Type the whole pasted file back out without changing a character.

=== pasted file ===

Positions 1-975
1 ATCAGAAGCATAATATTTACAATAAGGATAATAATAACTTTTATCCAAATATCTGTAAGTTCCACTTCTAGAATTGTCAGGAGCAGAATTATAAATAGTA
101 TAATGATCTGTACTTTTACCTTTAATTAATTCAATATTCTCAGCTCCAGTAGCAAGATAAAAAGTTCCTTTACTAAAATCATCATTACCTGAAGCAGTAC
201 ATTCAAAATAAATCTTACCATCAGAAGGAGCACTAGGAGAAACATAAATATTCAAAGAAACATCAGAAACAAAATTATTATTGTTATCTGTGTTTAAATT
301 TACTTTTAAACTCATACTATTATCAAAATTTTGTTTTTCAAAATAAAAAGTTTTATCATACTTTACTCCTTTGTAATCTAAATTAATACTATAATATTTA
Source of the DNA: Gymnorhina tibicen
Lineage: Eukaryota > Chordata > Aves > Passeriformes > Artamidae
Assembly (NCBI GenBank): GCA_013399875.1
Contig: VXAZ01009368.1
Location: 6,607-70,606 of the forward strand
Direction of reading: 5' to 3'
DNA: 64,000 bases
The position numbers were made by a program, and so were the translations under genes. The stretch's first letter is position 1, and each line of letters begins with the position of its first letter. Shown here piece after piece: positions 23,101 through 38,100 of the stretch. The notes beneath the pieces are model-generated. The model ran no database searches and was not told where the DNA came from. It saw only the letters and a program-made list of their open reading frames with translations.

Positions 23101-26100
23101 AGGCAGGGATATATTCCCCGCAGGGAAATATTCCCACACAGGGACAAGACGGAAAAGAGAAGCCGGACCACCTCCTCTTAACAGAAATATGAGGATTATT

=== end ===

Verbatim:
Positions 1-975
1 ATCAGAAGCATAATATTTACAATAAGGATAATAATAACTTTTATCCAAATATCTGTAAGTTCCACTTCTAGAATTGTCAGGAGCAGAATTATAAATAGTA
101 TAATGATCTGTACTTTTACCTTTAATTAATTCAATATTCTCAGCTCCAGTAGCAAGATAAAAAGTTCCTTTACTAAAATCATCATTACCTGAAGCAGTAC
201 ATTCAAAATAAATCTTACCATCAGAAGGAGCACTAGGAGAAACATAAATATTCAAAGAAACATCAGAAACAAAATTATTATTGTTATCTGTGTTTAAATT
301 TACTTTTAAACTCATACTATTATCAAAATTTTGTTTTTCAAAATAAAAAGTTTTATCATACTTTACTCCTTTGTAATCTAAATTAATACTATAATATTTA
Source of the DNA: Gymnorhina tibicen
Lineage: Eukaryota > Chordata > Aves > Passeriformes > Artamidae
Assembly (NCBI GenBank): GCA_013399875.1
Contig: VXAZ01009368.1
Location: 6,607-70,606 of the forward strand
Direction of reading: 5' to 3'
DNA: 64,000 bases
The position numbers were made by a program, and so were the translations under genes. The stretch's first letter is position 1, and each line of letters begins with the position of its first letter. Shown here piece after piece: positions 23,101 through 38,100 of the stretch. The notes beneath the pieces are model-generated. The model ran no database searches and was not told where the DNA came from. It saw only the letters and a program-made list of their open reading frames with translations.

Positions 23101-26100
23101 AGGCAGGGATATATTCCCCGCAGGGAAATATTCCCACACAGGGACAAGACGGAAAAGAGAAGCCGGACCACCTCCTCTTAACAGAAATATGAGGATTATT